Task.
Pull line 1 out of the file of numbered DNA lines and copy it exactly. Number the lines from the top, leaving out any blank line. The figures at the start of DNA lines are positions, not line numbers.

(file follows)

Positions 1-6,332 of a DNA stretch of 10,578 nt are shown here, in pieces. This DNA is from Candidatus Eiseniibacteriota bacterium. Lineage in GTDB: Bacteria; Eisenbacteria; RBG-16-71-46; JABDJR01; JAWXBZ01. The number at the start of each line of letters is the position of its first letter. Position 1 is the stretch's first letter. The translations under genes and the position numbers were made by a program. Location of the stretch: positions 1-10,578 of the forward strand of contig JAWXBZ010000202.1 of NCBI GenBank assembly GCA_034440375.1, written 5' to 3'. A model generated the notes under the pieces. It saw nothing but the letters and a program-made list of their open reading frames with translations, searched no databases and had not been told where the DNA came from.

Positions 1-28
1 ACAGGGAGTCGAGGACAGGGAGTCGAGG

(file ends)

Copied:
Positions 1-6,332 of a DNA stretch of 10,578 nt are shown here, in pieces. This DNA is from Candidatus Eiseniibacteriota bacterium. Lineage in GTDB: Bacteria; Eisenbacteria; RBG-16-71-46; JABDJR01; JAWXBZ01. The number at the start of each line of letters is the position of its first letter. Position 1 is the stretch's first letter. The translations under genes and the position numbers were made by a program. Location of the stretch: positions 1-10,578 of the forward strand of contig JAWXBZ010000202.1 of NCBI GenBank assembly GCA_034440375.1, written 5' to 3'. A model generated the notes under the pieces. It saw nothing but the letters and a program-made list of their open reading frames with translations, searched no databases and had not been told where the DNA came from.